Gaining more experience in problem solving can be beneficial for every designer on more than one level. If design is about solving other people's problems, we need to find ways to solve our inability to solve. This will come with experience, but we can still find ways to learn more. When I heard again of the book “How to Solve It: A New Aspect of Mathematical Method” by George Polya, I thought that the time has come to see if there is something that can actually help me. Despite being somewhat repetitive, it contains some nonobvious things, who still make it worth reading. Here are my notes on things that I found thought-provoking.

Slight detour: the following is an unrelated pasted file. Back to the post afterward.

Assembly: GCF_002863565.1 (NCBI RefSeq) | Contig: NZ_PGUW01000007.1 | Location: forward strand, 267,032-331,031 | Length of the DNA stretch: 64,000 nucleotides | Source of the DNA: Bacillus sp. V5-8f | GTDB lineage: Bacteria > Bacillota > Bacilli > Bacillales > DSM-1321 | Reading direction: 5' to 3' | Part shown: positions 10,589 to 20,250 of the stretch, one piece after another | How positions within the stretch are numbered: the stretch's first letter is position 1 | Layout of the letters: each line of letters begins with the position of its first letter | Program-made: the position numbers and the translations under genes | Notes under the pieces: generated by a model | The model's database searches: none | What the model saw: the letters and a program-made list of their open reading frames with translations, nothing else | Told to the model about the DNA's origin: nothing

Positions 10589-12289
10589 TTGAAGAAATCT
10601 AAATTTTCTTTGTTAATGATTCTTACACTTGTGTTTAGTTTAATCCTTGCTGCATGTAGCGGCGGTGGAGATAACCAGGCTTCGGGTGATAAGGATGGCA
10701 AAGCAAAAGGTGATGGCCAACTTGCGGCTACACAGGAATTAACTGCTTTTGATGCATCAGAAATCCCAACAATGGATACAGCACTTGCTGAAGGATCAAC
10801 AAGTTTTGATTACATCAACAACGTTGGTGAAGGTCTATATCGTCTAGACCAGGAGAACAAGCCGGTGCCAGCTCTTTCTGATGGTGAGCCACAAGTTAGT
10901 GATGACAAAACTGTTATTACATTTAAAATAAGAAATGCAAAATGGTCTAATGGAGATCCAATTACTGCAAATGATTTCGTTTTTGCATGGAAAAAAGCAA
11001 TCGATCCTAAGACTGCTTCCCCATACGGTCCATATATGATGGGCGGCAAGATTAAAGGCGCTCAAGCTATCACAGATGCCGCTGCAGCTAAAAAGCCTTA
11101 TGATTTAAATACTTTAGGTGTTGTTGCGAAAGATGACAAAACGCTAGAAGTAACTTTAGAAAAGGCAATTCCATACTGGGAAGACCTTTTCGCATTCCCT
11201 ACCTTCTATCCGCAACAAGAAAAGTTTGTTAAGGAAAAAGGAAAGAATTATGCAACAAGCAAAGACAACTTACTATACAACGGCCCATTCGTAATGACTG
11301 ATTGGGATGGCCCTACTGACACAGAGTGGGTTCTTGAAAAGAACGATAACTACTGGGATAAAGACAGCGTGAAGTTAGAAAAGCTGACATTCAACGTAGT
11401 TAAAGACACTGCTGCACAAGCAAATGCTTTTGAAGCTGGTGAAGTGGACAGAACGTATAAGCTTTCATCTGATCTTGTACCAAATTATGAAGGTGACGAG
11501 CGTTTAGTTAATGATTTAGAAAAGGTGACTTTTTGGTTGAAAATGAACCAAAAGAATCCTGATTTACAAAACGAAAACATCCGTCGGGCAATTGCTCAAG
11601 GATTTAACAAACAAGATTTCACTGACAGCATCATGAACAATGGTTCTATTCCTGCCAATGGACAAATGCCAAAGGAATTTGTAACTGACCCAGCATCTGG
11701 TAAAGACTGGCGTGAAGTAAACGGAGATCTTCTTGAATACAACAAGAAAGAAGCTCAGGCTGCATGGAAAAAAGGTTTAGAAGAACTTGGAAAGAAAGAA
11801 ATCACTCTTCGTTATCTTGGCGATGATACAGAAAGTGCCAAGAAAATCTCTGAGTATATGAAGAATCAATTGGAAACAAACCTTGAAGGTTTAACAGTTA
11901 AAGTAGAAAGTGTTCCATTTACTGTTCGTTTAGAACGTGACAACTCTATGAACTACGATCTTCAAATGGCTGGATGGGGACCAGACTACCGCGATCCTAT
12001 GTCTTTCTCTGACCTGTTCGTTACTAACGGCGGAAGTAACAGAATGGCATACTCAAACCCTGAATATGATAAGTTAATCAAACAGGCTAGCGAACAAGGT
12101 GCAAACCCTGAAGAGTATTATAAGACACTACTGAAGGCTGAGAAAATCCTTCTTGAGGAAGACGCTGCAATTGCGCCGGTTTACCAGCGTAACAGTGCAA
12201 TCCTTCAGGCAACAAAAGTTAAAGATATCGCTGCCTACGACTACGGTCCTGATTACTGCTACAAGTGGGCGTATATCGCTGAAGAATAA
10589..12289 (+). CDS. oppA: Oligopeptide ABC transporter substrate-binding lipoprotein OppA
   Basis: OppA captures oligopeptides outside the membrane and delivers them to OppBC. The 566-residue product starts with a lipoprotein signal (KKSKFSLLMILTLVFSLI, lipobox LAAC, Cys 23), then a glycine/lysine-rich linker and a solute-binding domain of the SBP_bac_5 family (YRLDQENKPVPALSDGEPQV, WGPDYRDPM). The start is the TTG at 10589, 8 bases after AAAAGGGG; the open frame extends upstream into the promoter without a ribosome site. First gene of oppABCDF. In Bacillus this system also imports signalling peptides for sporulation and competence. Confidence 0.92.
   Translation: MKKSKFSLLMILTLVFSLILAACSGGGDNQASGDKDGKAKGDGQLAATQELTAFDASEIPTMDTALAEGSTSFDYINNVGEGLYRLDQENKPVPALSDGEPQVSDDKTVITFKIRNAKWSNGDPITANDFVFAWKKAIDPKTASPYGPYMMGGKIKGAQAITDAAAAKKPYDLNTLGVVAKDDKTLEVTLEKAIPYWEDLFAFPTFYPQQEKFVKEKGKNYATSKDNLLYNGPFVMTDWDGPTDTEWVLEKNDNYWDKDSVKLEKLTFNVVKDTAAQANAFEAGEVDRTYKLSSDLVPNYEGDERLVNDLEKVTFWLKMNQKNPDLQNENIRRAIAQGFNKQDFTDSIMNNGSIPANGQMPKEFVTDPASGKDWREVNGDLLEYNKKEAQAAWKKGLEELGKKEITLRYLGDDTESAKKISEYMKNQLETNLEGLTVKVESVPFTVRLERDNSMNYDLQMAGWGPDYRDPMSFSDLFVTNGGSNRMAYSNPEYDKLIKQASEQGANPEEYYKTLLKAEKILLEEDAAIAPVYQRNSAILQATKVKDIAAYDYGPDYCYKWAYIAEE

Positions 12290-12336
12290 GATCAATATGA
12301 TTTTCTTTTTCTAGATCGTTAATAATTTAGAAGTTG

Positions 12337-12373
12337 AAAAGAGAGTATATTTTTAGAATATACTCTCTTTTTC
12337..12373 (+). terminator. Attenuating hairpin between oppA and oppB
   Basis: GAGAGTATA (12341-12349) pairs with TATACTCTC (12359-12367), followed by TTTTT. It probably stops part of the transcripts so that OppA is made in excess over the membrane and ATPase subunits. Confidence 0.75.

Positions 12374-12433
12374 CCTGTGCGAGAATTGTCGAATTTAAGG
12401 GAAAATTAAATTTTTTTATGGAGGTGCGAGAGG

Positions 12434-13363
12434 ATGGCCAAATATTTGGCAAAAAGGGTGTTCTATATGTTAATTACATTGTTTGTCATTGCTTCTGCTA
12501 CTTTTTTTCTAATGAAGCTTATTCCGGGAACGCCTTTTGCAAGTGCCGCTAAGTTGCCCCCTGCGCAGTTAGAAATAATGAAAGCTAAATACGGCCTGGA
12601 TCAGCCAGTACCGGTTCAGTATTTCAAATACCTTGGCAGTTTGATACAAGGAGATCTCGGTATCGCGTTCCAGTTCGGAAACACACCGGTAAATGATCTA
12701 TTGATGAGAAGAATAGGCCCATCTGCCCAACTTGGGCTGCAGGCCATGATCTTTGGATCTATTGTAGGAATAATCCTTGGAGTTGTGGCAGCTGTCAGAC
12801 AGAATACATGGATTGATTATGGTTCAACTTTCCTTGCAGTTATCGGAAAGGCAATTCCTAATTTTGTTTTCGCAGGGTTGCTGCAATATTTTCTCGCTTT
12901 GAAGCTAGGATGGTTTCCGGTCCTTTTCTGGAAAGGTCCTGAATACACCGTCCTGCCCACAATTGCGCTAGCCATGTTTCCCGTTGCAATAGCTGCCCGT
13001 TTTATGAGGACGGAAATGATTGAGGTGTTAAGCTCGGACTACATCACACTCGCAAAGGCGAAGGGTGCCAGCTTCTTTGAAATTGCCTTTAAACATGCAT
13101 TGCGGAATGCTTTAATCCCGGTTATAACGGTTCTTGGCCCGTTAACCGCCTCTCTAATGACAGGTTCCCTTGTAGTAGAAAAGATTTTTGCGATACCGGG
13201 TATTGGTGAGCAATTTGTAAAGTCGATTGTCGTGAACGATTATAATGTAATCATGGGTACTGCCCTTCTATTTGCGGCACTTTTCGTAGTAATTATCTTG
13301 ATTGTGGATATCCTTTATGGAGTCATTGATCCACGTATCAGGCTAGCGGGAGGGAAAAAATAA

“ Framework: Understand the problem deeply. Devise a plan to solve it. Carry it out. Reflect on the result. […] Don't start rashly. Look before you leap. Delay a bit for safety, but don't hesitate too long. […] There's a small discovery in the solution of every problem. A great discovery solves a great problem. Is this problem worth solving? Solve more ambitious problems. The inventor's paradox: the more ambitious plan may have more chances of success. […] Set yourself problems proportional to your knowledge. In order to solve a problem, we need a certain amount of previously acquired knowledge. […] Try not only to understand the solution, but the motives and procedures behind it. […] Many people spend a lot of time solving unpractical problems. […] Look at the unknown. Try to think of a similar problem having the same or similar unknown. […] Our conception of the problem is likely to be incomplete when we start the work; our outlook is different when we have made some progress; it is again different when we have almost obtained the solution. […] Understand the problem, but also strongly desire its solution. “Where there is a will, there is a way.” […] When stuck, draw a figure or introduce a suitable notation. […] The language you speak can both limit and empower how you feel. […] Good ideas are based on past experience and formerly acquired knowledge. Start the right train of ideas. […] Vary, transform, modify, restate the problem. […] If you can't solve the proposed problem, try to first solve a related one. Experiment with auxiliary problems, but don't go too far from the original problem or you risk losing yourself. Do we know of a related problem? Could we introduce an auxiliary element that will allow us to use an already known solution to a similar problem? […] Check each step of your solving plan carefully, especially if you're convinced that it's right. Use formal reasoning to make sure it's correct. […] Look back at a completed solution and examine it without rushing to the next problem. No problem can be completely exhausted. […] Can you check the result? Can you derive it differently? Can you check the argument? […] Imagine cases in which you can utilize a known procedure again. Can you use the result of the method for some other problem? […] A suggestion to solve a particular problem might be applicable to many others. […] What can I do with an incomplete idea? […] Analogy may reach the level of mathematical precision even if people use it for incomplete things. While trying to solve a problem, consider discovering a simpler analogous problem. […] Try to foresee the result. […] Frequent in mathematical reasoning: chains of equivalent auxiliary problems. […] Numerical results of mathematical problems can be tested by comparing them to observed numbers or to a commonsense estimate of observable numbers. […] A result is often built of intermediate results. Did we use all the available data? […] We can try solving the problem in different ways and seeing if results are the same. […] Solve problems invented by yourself. […] Try generalization, specialization, analogy, decomposition, recombination. […] Can you prove that the solution is correct? […] Sometimes the intuition is ahead, sometimes the formal reasoning. […] If a condition is expressed by more linear equations than there are unknowns, it is either redundant or contradictory; if the condition is expressed by fewer equations than there are unknowns, it is insufficient to determine the unknowns; if the condition is expressed by just as many equations as there are unknowns, it is usually just sufficient to determine the unknowns, but may be, in exceptional cases, contradictory or insufficient. […] Try to think of a familiar problem having the same or similar unknown. […] The ingenuity of a problem solver shows itself in the originality of the combination. Difficult problems demand hidden, exceptional, original combinations. […] Keep the unknown, change the data. Keep the data, change the unknown. Change both. […] Keep only part of a hypothesis, drop the other part. Is the conclusion still valid? […] In solving problems, determination and emotions play an important role (not only intellect). To solve a serious scientific problem, will power is needed that can outlast years of toil and bitter disappointments. Determination fluctuates with hope and hopelessness, with satisfaction and disappointment. It's easy to keep going when we think that the solution is just around the corner, but it's hard to persevere when we don't see any way out of the difficulty. […] “You can undertake without hope and persevere without success” — Rene Descartes […] Widespread deficiency in solving problems: incomplete understanding of the problem due to lack of concentration. […] In carrying out the plan, the most frequent fault is carelessness, lack of patience in checking each step. Failure to check the result (and becoming disinterested to it) is common. Another common reason for failure: we soon believe what we desire. […] Good chess problems are supposed to have but one solution and no superfluous piece on the chessboard. […] Problems are rarely absolutely new. Do you know of a related problem? […] Is it familiar to you? Have you seen it before? Could you use it/its result/its method? […] An idea by Gottfried Wilhelm Leibniz: sources of invention can be more interesting than the inventions themselves. […] Lemmas (“what is assumed”) are auxiliary theorems. […] “Respice finem” — Look at the (unknown) end. Remember your aim. Don't forget your goal. […] What causes could produce such result? […] Given … find … […] Archimedes couldn't know if a solution to “finding the area of a surface of a sphere inscribed in tetrahedron whose six edges are given” was correct, but he knew various formerly solved problems having a similar unknown. In his solution, he uses an approximation to the sphere a composite solid consisting of two cones and several frustums of cones. Collect formerly solved problems with the same or similar unknowns. […] Find common features in the way of handling all sorts of problems. […] We are elated when our progress is rapid, we are depressed when it is slow. To make progress, view the problem from different sides. What is essential to progress? How do we define it? […] A good sign should be easy to remember and easy to recognize. […] In analysis we start from what's required, we take it for granted and we draw consequences from it and consequences from the consequences, till we reach a point that we can use as a starting point in synthesis. […] You need to be able even to draw conclusions from an unproven theorem (within reason). […] What is the unknown? What is the data? What is the condition? […] As Columbus and his companions sailed westward across an unknown ocean, they were cheered whenever they saw birds. They regarded a bird as a favorable sign indicating the nearness of a land. But in this they were repeatedly disappointed. They watched for other signs too. They thought that floating seaweed or low banks of cloud might indicate land, but they were again disappointed. One day however the signs multiplied... The next day they sighted land. […] The most important signs of progress are heuristic. Follow them, but keep your eyes open. […] Treat your guiding feelings and inspirations just as you treat other visible signs. Always follow your inspiration with a grain of doubt. […] If signs multiply, you start to move with increased confidence. Concentrate effort on the right spot. […] The expert knows more signs than the inexperienced and knows them better. His main advantage is the extraordinary mental sensibility for noticing even the smallest signs for presence or absence of progress. He has, perhaps no more ideas than the inexperienced, but appreciates more what he has and uses it better. […] Specialization is often useful in the solution of problems. […] A problem, after prolonged absence, may return into consciousness essentially clarified, much nearer to its solution than it was when it dropped out of consciousness. We work at problems subconsciously. […] We can start with the unknown and work backwards to our hypothesis. “A wise man begins in the end, a fool ends in the beginning.” […] Throw your whole personality into your problem. […] Success in solving the problem depends on choosing the right aspect, on attacking the fortress from its accessible side. In order to find out which aspect is the right one, which side is accessible, we try various sides and aspects, we vary the problem. Variation of the problem is essential. Varying the problem, we bring in new points, and we create new contacts, new possibilities of contacting elements relevant to our problem. […] We cannot hope to solve any worthwhile problem with intense concentration. But we are easily tired by intense concentration of our attention upon the same point. In order to keep our attention alive, the object on which it is directed must unceasingly change. […] If we fail to make progress, our attention falters, our interest fades and we get tired of the problem. To escape such danger, we need to set ourselves a new direction about the problem and vary it by showing a new aspect of it. We need to vary the data on the problem too as this helps to make it more interesting. […] Questions are of the greatest importance for the problem solver (no matter what type of problem we have). What/Why/Where/When/How? […] Understanding proofs can reveal insights. […] Connected facts are more interesting and are better retained in memory than isolated ones. Isolated facts are hardly collected, but easily forgotten, so we need a system to connect them and organize our information. […] We must do as we may if we can't do as we would. […] A wise man changes its mind, a fool never does. He will make more opportunities than he finds. […] The end of fishing is not angling, but catching. ”George Polya in "How to Solve It: A New Aspect of Mathematical Method"